John Oltsik, an analyst for Enterprise Strategy Group, has in opinion piece in ZDnet about security basics and how elementary steps can be taken to avert privacy disasters. He mentions training as a critical component of securing systems:
Black eye for privacy Tech News on ZDNet:
"... The other elementary security action item is user training. Employees need to know how to recognize and report threats, not act as a patsy. If I want to break into the payroll system, the easiest way to proceed is simply to ask someone in finance for their password. With a bit of 'social engineering'--that is, flim-flam--you'd be surprised how many people will volunteer confidential information. Only 25 percent of companies provide employees with security training; I'd say this is a fundamental problem...."
I have to agree that training is critical for avoiding security disasters. But privacy is not just about security. In too many companies, I have seen the "privacy issue" handed over to the CIO as a technical issue. This may work in the United States where there are no laws governing companies like ChoicePoint and LexisNexis. But this does not fly in Canada.
In Canada, companies have to address the Personal Information Protection and Electronic Documents Act (often known by its snappy acronym, PIPEDA). Security is only one of ten principles that must be followed. The other principles involve accountability, communicating purposes, obtaining consent, limiting collection, use, disclosure and retention, providing access, providing redress.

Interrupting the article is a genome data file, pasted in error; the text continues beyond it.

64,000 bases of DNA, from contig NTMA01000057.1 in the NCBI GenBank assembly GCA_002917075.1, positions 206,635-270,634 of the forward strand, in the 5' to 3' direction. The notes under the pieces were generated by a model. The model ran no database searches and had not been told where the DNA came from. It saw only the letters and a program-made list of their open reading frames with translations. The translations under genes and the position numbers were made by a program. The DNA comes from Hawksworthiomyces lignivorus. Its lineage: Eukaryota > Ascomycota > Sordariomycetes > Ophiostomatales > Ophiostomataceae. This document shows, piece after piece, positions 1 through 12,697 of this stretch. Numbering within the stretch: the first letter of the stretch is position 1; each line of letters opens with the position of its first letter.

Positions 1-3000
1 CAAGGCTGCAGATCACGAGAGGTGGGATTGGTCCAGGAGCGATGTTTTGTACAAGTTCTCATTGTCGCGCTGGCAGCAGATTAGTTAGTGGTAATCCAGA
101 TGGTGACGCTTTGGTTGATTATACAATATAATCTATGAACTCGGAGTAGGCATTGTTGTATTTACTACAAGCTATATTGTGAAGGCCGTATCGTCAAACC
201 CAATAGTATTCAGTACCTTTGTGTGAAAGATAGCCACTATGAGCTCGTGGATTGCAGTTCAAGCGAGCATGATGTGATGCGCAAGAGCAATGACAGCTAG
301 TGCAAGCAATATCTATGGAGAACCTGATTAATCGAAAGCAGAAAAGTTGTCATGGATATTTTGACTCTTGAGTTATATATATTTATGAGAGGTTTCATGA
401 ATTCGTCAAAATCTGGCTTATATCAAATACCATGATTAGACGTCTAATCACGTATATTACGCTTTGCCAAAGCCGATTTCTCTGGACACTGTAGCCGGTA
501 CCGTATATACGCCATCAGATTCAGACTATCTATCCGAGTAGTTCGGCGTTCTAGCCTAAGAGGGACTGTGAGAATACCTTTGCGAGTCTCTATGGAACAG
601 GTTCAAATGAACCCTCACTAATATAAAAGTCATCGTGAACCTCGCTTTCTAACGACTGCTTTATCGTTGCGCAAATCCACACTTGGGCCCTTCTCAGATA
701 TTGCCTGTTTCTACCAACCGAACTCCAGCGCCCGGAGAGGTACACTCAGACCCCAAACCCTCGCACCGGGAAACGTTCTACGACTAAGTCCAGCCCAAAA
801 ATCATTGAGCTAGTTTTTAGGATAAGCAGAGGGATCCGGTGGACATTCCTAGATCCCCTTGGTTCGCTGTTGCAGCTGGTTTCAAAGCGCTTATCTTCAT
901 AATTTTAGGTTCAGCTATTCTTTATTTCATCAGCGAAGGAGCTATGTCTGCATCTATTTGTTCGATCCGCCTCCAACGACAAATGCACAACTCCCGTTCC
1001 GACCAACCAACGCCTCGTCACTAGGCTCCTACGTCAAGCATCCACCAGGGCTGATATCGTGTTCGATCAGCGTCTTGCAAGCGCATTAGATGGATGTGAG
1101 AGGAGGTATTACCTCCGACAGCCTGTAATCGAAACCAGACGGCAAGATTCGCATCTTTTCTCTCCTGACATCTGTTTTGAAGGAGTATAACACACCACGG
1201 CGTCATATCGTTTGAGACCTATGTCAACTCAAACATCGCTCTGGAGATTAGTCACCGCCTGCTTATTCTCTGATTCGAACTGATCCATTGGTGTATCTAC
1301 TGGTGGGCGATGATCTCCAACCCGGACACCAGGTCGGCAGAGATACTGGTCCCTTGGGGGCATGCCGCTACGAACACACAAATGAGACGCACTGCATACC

In Canada, privacy is a multi-disciplinary issue that requires the CIO, HR, internal audit, marketing and just about every other division. I've seen companies that "lock down" all their data, but still let marketing collect way more information than they reasonably need without telling the consumer how the information would be used, in violation of the limiting collection, indentifying purposes and consent principles. I've seen the credit department demand social insurance numbers, which is a no-no under the law. I've also seen well-intentioned people disclose waaaaaayyyyy to much information, resulting in lost jobs and other ill effects.
The companies that do well under PIPEDA are those who see it as a customer service issue and a risk management issue, needing to be integrated into the company's culture and part of its mission to its customers. Everyone who touches customers or customers' information needs to know what they are doing, and how to properly treat and protect customer information. It's a team effort.